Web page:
Oklahoma Assault and Battery Laws

By , Attorney · New Mexico School of Law
Updated 4/28/2023

In Oklahoma, assault and battery are separate crimes that can be charged individually or together. They can be misdemeanors or felonies depending on the circumstances.

Assault and Battery in Oklahoma

Depending on the facts surrounding the offense, someone can be charged with either assault, battery, or assault and battery in Oklahoma. Here's a breakdown of the differences between the three crimes.

Assault. Under Oklahoma law, someone who threatens or attempts to cause physical harm to another person is guilty of assault. Threatening words alone aren't enough: The offender also must take some menacing action such as drawing a fist or charging toward the victim.

Battery. Battery is the intentional use of force against another person, which causes harm or offense to the victim. Hitting someone or spitting on them are both acts that constitute battery.

Assault and Battery. Someone is guilty of "assault and battery" when their assault results in a battery. For example, threatening with a raised fist to hit someone is an assault. But if the person actually follows through and punches the victim after making the threat, they can be charged with assault and battery.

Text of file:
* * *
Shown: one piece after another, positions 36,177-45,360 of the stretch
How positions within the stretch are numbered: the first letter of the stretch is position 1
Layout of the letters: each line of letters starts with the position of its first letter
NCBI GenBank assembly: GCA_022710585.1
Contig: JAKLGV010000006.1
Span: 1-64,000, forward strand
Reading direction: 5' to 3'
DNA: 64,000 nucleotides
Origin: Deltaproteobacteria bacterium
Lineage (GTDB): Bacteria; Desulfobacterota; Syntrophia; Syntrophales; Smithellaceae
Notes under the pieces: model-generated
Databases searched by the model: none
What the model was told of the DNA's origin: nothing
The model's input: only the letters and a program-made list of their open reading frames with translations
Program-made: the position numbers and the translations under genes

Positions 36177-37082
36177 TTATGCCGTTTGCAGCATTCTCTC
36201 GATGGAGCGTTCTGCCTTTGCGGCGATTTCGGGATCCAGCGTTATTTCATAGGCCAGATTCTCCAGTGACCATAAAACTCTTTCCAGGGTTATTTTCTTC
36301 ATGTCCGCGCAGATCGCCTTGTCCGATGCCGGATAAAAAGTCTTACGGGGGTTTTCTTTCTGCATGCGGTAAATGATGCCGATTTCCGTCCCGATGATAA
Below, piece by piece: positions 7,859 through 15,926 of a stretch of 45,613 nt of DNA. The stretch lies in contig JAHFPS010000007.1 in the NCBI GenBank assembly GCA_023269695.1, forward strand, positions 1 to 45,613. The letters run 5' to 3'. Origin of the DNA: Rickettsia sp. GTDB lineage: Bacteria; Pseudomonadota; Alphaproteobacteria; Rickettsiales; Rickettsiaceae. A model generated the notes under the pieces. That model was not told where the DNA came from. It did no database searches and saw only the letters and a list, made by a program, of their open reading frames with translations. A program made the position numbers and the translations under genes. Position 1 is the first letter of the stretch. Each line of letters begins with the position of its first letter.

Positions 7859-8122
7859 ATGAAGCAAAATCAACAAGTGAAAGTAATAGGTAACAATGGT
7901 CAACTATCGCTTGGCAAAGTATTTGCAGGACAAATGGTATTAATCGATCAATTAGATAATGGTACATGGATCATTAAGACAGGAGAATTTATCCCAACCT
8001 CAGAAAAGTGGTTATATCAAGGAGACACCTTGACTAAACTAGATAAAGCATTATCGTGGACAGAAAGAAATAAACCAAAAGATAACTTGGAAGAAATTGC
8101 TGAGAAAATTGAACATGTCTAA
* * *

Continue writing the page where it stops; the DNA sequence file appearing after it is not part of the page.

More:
(Okla. Stat. tit. 21, §§ 641, 642 (2023).)

Assault or Battery Against Particular Victims

Assault or battery committed against certain categories of people make the crime more serious.

Special Victims

Assault and battery offenses committed against particular types of victims can increase the punishment for the crime. These special victims include:

  • law enforcement officers who are engaged in the performance of their duties